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From mobility of professionals in the arts and culture sector to patchwork-workers of Europe

Challenges and problems on mobility of cultural actors and "patchwork workers". Recommendations of the Task Force Cross-Border Culture of the Association of European Border Regions (T4CBC-AEBR) to the Committee of the Regions, the European Commission and the European Member States.

Mobility is an integral part of the work and regular practice of artists and cultural actors. In order to find new assignments, create networks and partnerships, develop their audience, but also to promote culture, the work of cultural actors often cannot remain limited to one country. Mobility can therefore be regarded as indispensable for the professional survival of cultural practitioners.

However, artists working in a cross-border or transnational context are often confronted with a multitude of obstacles that complicate or even limit their work mobility.

These include, for example, the artist's statute, which varies from country to country but has a decisive influence on the artists' income. Other important aspects concern social security issues, but also the different tax rules of the EU member states, which lead to a high tax burden.

In addition, there are special rules that place artists and creatives at a severe disadvantage. Since 1963, Art. 17 of the OECD Model Tax Convention has led to situations of unequal treatment and double taxation of artists and athletes.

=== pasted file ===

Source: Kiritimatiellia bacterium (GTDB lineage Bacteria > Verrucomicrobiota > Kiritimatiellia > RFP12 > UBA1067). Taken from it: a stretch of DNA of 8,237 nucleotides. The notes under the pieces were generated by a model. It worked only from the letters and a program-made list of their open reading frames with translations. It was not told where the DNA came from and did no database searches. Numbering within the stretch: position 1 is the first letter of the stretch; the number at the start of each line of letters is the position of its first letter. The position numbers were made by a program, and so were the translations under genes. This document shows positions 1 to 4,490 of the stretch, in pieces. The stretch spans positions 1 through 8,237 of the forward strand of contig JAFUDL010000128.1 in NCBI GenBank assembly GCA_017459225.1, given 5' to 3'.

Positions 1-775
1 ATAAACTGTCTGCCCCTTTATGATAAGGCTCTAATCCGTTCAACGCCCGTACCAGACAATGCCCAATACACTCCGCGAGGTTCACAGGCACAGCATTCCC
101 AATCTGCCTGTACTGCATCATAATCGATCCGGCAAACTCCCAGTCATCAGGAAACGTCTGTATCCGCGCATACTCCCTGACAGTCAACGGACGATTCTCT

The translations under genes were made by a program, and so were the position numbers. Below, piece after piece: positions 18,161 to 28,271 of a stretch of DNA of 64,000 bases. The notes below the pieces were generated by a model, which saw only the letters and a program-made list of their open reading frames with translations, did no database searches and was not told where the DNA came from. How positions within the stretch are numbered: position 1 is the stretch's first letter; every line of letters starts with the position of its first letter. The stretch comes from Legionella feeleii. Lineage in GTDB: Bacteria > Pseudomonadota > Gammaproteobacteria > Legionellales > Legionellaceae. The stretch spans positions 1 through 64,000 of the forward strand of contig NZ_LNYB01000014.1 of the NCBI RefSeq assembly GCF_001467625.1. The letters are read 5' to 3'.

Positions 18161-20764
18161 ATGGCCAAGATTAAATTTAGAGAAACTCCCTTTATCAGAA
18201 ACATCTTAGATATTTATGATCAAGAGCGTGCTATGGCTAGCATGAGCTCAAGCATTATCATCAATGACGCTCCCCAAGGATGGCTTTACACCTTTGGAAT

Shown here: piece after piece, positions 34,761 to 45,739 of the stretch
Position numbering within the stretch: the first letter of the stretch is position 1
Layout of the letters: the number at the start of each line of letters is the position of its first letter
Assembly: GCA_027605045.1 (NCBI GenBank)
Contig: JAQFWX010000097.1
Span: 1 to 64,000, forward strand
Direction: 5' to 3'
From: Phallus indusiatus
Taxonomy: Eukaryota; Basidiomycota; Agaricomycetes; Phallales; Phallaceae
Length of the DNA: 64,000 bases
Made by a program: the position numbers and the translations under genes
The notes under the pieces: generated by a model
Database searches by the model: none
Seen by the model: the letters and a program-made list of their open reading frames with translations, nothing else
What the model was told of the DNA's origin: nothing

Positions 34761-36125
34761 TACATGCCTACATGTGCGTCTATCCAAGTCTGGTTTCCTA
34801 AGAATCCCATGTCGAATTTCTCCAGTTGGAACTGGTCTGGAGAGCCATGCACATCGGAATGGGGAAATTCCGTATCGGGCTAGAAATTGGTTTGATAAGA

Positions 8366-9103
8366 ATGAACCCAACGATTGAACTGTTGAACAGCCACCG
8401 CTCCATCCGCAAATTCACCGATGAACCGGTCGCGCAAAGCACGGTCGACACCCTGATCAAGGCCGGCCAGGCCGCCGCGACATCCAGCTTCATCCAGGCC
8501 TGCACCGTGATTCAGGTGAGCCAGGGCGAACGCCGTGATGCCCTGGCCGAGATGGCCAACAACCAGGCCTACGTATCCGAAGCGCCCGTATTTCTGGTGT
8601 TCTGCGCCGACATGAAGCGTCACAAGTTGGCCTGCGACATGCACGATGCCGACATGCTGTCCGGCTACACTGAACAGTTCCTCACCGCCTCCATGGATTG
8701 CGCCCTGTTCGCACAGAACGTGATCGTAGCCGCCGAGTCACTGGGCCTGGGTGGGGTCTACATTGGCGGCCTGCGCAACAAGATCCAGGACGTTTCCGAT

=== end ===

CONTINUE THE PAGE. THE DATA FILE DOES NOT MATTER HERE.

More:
In order to ensure cultural diversity and productive transnational and cultural exchange, it is therefore essential to improve the working conditions of artists and to take their particular working conditions into account.

In addition, the working conditions of a large number of artists are characterised by short stays in various countries, short-term employment contracts and the diversity of cultural sectors and artistic activities covered by their work.

With regard to the type of contracts, the situation of artists is not isolated: many active people work as "patchwork workers": partly freelance, partly employed or have only temporary multiple contracts, permanent part-time contracts or are posted workers or often have to work in different countries, etc. and thus find themselves in the same situation as many artists.

This situation was analysed in the last colloquiums of the AEBR Cross-Border Culture Task Force and leads to the following recommendations.

 

 

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